[RFI] grounding your ham equipment
erik at n0ew.org
erik at n0ew.org
Sat Jul 29 12:41:18 EDT 2006
> now on my ham station equipment what is the best way to ground
> tuner, radio etc to my station to my ground rod. to avoid ground
> loops do i use tuner as my central and ground all ham gear to my
> tuner and then to grounding rod outside. th use copper strap or
> braided strap from ham gear to tuner and then to grounding rod
> .thanks. kx3x
1. National Electric Code (NEC) has all the info you seek. And it
makes for fun reading too!
2. If in doubt, hire an electrician. (No, I'm not a union electrician, hehehe)
3. "Polyphaser" has a very in depth PDF (?) on this subject, as well
as the subject of lightning protection. It'll tell you more than I
can. Here is where to find links to their various technical papers:
I'd certainly recommend at least reading: "TD1023" "TD1016" "TD1019"
4. My info is derived largely from the above sources as well as a
series of ham radio club meetings given by a local company that
installs 2-way radio systems and towers. It comes from memory. I
haven't reread any of the above suggested sources of information. I
recommend you do so.
5. You've heard this before! "Your mileage may vary." I'll add, don't
just belive what anyone tells you. Consider their advice but do your
own research to find out if you agree. There is nothing wrong with
asking for directions, but do a little fact-checking before jumping
off that bridge!
IN YOUR SHACK:
Buy a piece of copper pipe. Or much more expensive, buy an electrical
grounding buss from an electrical supply company. I use a 1/2-inch
diameter copper pipe, about 5-foot long. I have suspended it below the
bottom shelf that sits immediately above my operating desk. It should
be attached with non-conducting brackets if attached to something like
a metal desk.
Each piece of equipment should have its OWN short length of grounding
wire attaching the piece of equipment to the copper pipe. You can buy
official grounding straps that are made up of many strands of metal
woven into a braid. These come in a variety of widths, from 1/2-inch
up to 2-inches. Some people use old coax and separate the braided
shielding from the rest of the coax. Either way should be OK. You can
also get copper or brass sheets of metal and use these in place of the
braided metal. Home repair stores may sell such metal strips as insect
barriers or as flashing material.
So... each individual piece of equipment now has a length of metal
attaching it to the copper pipe.
The copper pipe then has a larger width piece of metal connecting it
to a nearby ground rod. Some peole use the 1/2-inch brain to connect
the individual pieces of equipment to the copper pipe, and then the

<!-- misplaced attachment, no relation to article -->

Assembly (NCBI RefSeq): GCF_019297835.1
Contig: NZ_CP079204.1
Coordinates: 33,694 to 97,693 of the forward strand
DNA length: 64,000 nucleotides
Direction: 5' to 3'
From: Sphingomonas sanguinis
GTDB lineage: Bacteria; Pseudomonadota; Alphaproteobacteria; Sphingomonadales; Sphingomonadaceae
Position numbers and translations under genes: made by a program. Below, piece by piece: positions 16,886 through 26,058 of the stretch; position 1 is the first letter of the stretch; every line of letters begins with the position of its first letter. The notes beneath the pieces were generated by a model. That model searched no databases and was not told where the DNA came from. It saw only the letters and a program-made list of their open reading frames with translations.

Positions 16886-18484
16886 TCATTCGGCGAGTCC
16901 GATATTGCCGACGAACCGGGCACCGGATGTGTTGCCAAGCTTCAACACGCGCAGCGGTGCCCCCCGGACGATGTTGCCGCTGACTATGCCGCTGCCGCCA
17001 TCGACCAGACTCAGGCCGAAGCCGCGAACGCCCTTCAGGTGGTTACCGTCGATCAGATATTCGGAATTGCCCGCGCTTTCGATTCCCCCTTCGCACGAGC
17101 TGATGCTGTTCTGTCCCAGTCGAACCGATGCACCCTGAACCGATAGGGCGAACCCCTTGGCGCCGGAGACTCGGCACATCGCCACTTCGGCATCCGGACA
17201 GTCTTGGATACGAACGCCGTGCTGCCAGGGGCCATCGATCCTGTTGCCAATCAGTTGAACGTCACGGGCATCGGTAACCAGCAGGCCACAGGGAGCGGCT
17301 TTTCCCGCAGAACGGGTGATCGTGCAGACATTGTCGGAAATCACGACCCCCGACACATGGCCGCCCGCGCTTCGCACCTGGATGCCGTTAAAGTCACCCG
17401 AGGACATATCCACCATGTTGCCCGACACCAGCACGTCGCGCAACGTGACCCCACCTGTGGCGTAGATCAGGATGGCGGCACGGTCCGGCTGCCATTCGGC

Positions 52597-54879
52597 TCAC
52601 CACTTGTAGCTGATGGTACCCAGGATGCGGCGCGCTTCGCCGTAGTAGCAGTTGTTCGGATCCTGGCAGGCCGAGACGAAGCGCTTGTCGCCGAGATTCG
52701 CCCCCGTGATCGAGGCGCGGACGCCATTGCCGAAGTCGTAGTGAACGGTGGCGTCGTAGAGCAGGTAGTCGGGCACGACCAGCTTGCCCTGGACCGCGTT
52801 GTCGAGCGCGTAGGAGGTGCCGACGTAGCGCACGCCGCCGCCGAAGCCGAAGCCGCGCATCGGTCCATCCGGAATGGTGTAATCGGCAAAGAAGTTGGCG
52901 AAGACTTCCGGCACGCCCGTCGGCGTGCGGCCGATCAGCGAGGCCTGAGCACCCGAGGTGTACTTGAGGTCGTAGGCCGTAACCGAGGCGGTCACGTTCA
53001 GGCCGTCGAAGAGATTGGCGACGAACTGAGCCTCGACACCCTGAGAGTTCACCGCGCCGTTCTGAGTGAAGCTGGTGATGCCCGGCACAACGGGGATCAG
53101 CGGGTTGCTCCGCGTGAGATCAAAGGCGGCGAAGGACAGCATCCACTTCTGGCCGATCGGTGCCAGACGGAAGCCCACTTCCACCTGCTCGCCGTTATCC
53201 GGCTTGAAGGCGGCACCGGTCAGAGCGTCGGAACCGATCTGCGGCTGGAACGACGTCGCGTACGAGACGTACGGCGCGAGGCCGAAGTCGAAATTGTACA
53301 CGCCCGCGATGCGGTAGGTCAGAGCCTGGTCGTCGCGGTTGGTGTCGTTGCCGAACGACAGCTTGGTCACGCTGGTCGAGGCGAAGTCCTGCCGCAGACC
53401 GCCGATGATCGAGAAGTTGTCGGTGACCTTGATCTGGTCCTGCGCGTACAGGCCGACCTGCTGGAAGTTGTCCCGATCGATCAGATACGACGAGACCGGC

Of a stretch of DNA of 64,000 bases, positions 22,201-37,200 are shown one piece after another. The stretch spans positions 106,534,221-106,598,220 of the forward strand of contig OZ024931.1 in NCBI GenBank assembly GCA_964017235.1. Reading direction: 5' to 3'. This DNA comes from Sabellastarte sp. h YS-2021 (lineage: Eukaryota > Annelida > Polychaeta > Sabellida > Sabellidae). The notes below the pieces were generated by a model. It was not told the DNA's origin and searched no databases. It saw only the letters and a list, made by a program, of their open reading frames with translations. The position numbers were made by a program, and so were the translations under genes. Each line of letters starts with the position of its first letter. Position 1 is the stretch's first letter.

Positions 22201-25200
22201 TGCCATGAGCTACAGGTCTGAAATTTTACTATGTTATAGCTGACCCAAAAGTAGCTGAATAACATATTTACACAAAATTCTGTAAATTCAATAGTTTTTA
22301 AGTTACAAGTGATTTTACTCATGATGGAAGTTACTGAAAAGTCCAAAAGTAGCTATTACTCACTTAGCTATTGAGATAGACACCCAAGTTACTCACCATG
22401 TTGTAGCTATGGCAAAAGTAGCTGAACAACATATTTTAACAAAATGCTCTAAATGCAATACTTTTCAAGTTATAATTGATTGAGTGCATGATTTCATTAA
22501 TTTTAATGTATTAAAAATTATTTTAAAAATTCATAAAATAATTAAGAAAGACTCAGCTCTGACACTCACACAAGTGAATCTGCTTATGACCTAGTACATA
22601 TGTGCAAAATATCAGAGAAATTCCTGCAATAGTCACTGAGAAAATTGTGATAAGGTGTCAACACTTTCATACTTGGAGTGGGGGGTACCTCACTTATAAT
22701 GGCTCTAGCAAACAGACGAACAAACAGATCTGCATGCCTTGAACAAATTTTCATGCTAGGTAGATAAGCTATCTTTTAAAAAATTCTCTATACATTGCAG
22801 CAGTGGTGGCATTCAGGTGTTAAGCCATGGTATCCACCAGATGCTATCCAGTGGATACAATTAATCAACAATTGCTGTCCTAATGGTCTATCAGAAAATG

larger 2-inch braid to connect the copper pipe to the ground rod. (I
_don't_ know if the braid will survive the Cad-Weld.) Some people will
use a large diameter wire, something like #2: big thick stuff! It'll
cost high per foot, but if you are only going to a short distance out
your closest window, the total $$$ spent isn't that great. Nothing
smaller than #6 bare copper wire, which all electrical supply houses
will have in stock (they'll have the #2 as well).
Many people set a new grounding rod outside their ham shack window.
This is OK provided you also follow the "outside" steps below.
Find an electrical supply house. Ask for "Cad-Weld" or if they don't
have that, ask them what they have to attach two dissimilar metals to
one another on the ground rod. This stuff gets incredibly hot!
Volcano-hot! Follow the directions exactly, and if in doubt find an
electrician friend to help. If you don't have a friend who's an
electrician, hire one.
The point is that merely screwing a set screw against the wire running
from your copper pipe against the grounding rod isn't a very good
connection. Over a very short period of time it'll become dirty,
corroded, and otherwise not very effective.
Around here the Cad-Weld is something like $15 per use. Expensive,
seemingly, but it gets the job done correctly. Did I mention it gets
incredibly hot? Hotter than the sun hot? In this case the saying is
true: "Be careful - it's hot!"
OUTSIDE THE SHACK
If you leave the ham shack ground rod isolated (meaning unconnected to
all the other ground rods outside, which are connected to your home's
electrical system) you are setting your ham shack up for damage. There
then exists "potential differences" between your shack and the rest of
When an electrical surge takes place the voltage difference to ground
will be different at your station as compared to the rest of the
house. This causes current to flow, and you have effectively directed
a flow of current through your nice expensive ham radio equipment. You
may end up letting the smoke out, and as we all know, all electronic
devices are powered by smoke. If you let the smoke out they cease
This is corrected by daisy-chain connecting all outside ground rods.
Or run individual grounding wires, that part doesn't matter (other
The point is this:
All outdoor ground rods must be connected to the main utility ground rod.
The main utility ground rod is normally close to your main breaker
box. If you live in a more rural area this may be where the drop comes
from the utility company to your electrical pole (such is my case).
These outdoor ground rods should be connected with no smaller than #2
wire. (Ouch! $$$!) Some people skimp and use #6. Anything of smaller
diameter is likely to be a waste of money. I've never heard a pro
actually recommend using #6. They usually either say "No" or they
sadly shake their heads. If you know them well, and press them, you
might get them to begrudingly say you can go ahead and use #6 wire,
but only it you don't act suprised when it vaporizes: In other words,
if you're too cheap to do the job right, don't be surprised when your
equipment, or home, goes up in a puff of smoke!
There you go. My 2-1/2-cents!
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